Foo Fighters: Now a dad band
Ageing rockers happily swap partying for potty training and puberty talk, writes Bridget Jones.
Rock’n’roll has long been regarded as a boys’ club. Teenage lads starting garage bands, all sweaty, wild, primal, awkwardly hormonal. But at some point, things change. You grow up, you settle down, you mature, your band mates start talking about the perils of toilet training.
Spoiler alert: even modern-day rock legends like the Foo Fighters aren’t immune to the realities of middle-age and parenthood.
‘‘A lot of times, when we get together to play these days, it’s a little bit of a men’s club therapy session. We’re talking about potty training, or who’s kid is going through puberty or whatever it is,’’ the Foo’s bassist, Nate Mendel, says from his LA home. ‘‘We are like our own little parenting group at this point.’’
A dad-of-two, Mendel says away from the hype of being one of the biggest bands in the world and the excitement of releasing their ninth studio album, Concrete and Gold, there’s the familiar feeling of being a working dad who wants to do right by his family.
‘‘Kids literally do ground you – you’ve got this responsibility and you have to figure out how to be a rock band, which is by definition, something that’s not particularly grounded and still be a dedicated father.
‘‘It’s kind of tricky, but it makes it more fun. It adds to the experience when you’ve done it for this long to throw that in the mix; how are we going to maintain our family lives and maintain our creative lives at the same time?’’
After 20-plus years, 11 Grammys and record sales of more than 25 million, it’s a lesson the band is learning together. But it’s a world away from what Mendel was focused on as a 13-year-old with a new bass guitar.
‘‘I just wanted to go on tour – I was always the logistics guy of the band, which is a role that falls on bass players a lot. So, in high school I sold drugs to buy a van so that we could go on tour,’’ he admits. ‘‘And then I quit selling drugs.’’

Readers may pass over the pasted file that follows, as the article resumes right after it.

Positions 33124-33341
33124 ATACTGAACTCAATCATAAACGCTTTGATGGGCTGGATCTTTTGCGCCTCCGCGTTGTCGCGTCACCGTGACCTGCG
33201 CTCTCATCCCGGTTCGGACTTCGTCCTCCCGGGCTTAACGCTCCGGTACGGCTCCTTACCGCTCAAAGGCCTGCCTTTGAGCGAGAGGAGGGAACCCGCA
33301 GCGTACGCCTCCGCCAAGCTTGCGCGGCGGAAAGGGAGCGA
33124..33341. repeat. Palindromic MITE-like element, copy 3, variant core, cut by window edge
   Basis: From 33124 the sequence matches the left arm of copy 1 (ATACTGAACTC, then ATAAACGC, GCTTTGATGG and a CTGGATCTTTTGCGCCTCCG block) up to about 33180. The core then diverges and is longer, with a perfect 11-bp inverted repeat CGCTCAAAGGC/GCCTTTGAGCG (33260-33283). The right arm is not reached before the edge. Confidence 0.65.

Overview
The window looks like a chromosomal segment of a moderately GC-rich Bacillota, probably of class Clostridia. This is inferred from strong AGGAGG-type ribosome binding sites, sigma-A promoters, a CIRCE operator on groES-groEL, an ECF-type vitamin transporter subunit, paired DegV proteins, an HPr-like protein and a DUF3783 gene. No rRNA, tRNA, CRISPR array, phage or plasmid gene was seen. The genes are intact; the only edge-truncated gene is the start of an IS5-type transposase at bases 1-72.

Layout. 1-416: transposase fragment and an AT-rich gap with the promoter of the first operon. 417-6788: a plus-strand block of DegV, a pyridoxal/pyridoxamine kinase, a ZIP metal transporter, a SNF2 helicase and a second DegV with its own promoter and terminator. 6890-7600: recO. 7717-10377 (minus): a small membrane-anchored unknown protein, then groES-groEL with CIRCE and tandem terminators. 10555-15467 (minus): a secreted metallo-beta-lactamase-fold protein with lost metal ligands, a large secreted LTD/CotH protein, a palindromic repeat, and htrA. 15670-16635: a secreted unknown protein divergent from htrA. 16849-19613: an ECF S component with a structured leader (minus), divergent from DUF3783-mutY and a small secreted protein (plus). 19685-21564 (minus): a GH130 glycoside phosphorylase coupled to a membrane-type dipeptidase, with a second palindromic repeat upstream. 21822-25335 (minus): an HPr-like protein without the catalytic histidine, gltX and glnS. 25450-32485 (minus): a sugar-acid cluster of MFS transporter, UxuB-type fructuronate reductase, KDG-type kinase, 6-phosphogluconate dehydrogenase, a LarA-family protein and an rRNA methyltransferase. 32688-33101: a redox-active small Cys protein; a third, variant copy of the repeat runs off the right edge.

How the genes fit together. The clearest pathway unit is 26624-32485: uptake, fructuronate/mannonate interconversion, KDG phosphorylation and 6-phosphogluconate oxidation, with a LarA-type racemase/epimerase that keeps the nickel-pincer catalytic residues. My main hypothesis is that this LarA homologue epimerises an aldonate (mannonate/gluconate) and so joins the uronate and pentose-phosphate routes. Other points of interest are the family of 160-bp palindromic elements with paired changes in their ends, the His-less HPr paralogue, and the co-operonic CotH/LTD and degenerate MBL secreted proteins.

Mendel, along with two of his band mates – frontman Dave Grohl and guitarist Pat Smear – grew up playing in punk bands and living up to the DIY-mindset they prize. He never really studied his craft, instead putting his energy into planning tours, making album art and figuring out how to get people to listen.
‘‘I kind of got sideswiped by the success of the Foo Fighters. I certainly never planned to be here. I’m happy I am, but because I saw myself as more of an integral part of this project – of making a band – I never saw myself first and foremost as a musician.
‘‘Taylor [Hawkins, drummer] and Chris [Shiflett, guitarist], they studied their instruments when they were younger. They had a lot of respect and reverence for successful bands and wanted to be in successful bands themselves. But for me, I looked at it as getting together with my friends and doing something fun. I never thought about doing it when I was 48. That never crossed my mind for a second.’’
Aside from Grohl, Mendel is the longest-serving member of the band. He had previously played in Sunny Day Real Estate, before joining the Foo Fighters in 1995. He also launched Lieutenant, a solo project, in 2015 – ‘‘I wasn’t amazing at it. It was my first time out though’’.
And while music trends, side projects and band members may have come and gone, the way the Foos make music has more or less gone unchanged over the past 20 years.
‘‘There are differences [in how we approach making an album], but more than that, there is a consistency in a way things have been done.
‘‘We’ll go out and tour, run through a bunch of shows, then get antsy and Dave will have already started writing and thinking about what’s going to be on the next record.’’